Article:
Are your buyers “consuming” your technology marketing video content in order to learn about your solutions and what’s on the horizon for your industry? Without contacting sales?
That’s the assumption underlying most inbound and content marketing. It’s strange, then, that most content marketing discussions and surveys treat video as tactic. Discussions usually mention video categories (e.g., “explainer videos” are good for quick overviews, ’roundtable’ videos are good for thought leadership, etc.). But the discussion always comes back to “making a video” in a certain genre with certain production values. Budgets are set for the various types. Costs-per-video are negotiated. After that, it comes down to the “messaging” to be delivered in the selected format.
Video from the customer point-of-view
Customers like short overviews when they set out on the buyer’s journey. Of course, when they start watching an explainer video they don’t know whether it’s going to explain what they want to know about. But at least they know it will be over soon. Even so, Vidyard’s 2017 B2B Video Benchmarks survey shows that, for videos under 90 seconds (most top-of-the-funnel videos would qualify), 25% of viewers stop watching before it’s 50% done, and just over 50% of viewers watch to the end.
Will buyers want to consume longer “thought leadership” later on in the customer lifecycle? Even if a person craves “thought leadership” per se, there’s no way for the viewer to tell going in whether a particular video contains worthwhile thoughts or how long it will be until the first thought worth thinking about will make its entrance.
What about recorded webinars? Don’t you find that they are usually a mix of the relevant and the irrelevant? Again, it’s hard to know at the outset what the mix will be.
My point is that the customer didn’t get to wherever your video appears in order to watch video. She came to learn. And your video represents a risk — valuable time potentially wasted. So the customer experience starts out dubious, and goes downhill fast unless the video delivers the goods.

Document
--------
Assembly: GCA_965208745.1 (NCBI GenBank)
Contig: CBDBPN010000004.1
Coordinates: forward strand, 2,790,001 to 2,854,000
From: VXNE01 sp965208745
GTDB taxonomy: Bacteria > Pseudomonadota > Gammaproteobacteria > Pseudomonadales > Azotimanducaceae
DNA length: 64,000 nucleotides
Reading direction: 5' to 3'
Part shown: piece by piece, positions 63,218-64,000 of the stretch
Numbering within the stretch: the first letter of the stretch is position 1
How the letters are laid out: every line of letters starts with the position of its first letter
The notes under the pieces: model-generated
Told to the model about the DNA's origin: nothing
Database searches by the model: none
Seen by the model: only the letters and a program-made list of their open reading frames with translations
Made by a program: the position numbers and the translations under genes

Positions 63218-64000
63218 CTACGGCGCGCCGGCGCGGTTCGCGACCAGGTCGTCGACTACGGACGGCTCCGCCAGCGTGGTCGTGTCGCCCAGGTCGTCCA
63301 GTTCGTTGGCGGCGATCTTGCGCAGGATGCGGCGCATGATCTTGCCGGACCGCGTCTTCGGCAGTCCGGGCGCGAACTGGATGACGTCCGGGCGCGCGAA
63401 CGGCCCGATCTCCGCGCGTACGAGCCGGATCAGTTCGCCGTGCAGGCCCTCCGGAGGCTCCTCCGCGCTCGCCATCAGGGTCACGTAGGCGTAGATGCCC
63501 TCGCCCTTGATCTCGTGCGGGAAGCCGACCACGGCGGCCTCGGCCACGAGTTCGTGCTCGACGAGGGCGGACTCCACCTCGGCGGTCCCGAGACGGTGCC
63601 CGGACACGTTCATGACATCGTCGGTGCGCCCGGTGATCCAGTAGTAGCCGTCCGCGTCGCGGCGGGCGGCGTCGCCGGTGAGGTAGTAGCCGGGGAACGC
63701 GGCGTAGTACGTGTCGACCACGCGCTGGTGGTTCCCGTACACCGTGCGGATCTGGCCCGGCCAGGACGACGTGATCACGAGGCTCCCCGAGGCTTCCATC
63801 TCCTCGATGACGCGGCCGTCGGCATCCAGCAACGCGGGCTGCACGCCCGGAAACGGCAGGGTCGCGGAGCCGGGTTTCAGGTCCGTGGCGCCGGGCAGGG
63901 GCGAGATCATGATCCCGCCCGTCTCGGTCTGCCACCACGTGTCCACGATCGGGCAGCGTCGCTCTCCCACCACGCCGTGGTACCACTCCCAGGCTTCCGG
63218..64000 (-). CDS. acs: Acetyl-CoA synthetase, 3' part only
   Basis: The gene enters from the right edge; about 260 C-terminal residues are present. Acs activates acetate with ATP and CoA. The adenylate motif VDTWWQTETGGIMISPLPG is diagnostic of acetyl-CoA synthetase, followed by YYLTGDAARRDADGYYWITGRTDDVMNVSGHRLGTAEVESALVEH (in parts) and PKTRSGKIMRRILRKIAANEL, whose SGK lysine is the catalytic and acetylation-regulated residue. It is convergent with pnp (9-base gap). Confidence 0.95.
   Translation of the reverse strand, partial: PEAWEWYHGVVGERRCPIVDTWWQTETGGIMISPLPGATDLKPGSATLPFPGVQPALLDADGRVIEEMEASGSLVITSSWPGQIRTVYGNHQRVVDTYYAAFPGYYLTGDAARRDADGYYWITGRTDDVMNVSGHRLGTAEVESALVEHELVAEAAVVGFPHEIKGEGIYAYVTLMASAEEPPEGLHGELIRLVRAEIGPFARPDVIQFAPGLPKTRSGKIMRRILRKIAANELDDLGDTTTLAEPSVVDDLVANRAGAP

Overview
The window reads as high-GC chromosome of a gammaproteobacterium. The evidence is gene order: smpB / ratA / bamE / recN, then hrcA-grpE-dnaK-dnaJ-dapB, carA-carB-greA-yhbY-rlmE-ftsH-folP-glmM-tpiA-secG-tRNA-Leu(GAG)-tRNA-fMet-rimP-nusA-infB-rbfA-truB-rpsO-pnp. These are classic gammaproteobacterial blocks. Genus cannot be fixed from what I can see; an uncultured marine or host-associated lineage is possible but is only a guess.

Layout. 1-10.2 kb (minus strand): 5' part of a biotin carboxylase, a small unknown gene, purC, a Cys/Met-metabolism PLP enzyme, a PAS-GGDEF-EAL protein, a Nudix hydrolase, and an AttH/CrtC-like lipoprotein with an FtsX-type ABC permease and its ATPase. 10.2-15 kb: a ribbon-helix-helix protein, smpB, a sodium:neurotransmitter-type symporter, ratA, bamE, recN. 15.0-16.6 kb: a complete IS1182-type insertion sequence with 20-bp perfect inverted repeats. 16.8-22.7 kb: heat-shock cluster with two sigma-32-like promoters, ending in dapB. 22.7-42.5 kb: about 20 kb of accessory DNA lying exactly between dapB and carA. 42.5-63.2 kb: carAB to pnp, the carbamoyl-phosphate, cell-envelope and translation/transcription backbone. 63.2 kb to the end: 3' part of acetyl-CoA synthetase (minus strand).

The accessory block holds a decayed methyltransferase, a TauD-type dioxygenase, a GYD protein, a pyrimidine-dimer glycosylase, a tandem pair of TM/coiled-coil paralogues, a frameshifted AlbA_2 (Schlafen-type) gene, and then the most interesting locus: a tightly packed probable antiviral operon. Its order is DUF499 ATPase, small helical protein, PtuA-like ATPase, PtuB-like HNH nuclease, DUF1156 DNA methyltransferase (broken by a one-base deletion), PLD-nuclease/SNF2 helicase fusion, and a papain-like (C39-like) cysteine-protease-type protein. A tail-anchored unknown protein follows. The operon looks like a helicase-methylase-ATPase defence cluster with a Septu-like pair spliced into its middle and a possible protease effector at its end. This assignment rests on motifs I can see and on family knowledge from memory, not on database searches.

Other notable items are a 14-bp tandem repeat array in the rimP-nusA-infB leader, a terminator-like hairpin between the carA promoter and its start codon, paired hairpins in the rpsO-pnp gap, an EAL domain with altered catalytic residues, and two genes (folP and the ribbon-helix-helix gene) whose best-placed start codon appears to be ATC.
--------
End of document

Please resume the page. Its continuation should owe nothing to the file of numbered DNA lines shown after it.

Conversational video formats
Many experts are predicting that chatbots and conversational user interfaces will replace mobile apps and websites in the near future. These interfaces guide users efficiently to where they want to go. The experience feels informal and human — like a messaging app.
Rather than make videos that conform to genres and budget expectations, why not make videos do what conversational UI’s do — guide the customer to the answers and insights being sought? Here are five things you can do right now to create more effective video that’s better targeted.
- Look at your FAQ page and see which questions can be most effectively answered with video.
- Ask your subject matter experts and sales teams which questions they are asked most often. Some answers might make terrific videos.
- Look at the diagrams, charts, and use-case illustrations in your existing content. A lot of them could be much effectively communicated in a video story or step-by-step motion graphic.
- Look at your existing webinars and other long-form videos. Simply adding clickable chapter headings would provide a much better user experience.
- Instead of one-size-fits-all top-of-the-funnel explainer videos, make explainer videos that are persona-based. So you can get to the point the viewer cares about that much faster.
These are content marketing “tactics” for videos you can be pretty sure will deliver the goods. They tell customers what they want know. Because the content is limited, search engines will index them accurately. All in all, more conversational videos will lead to a better customer experience.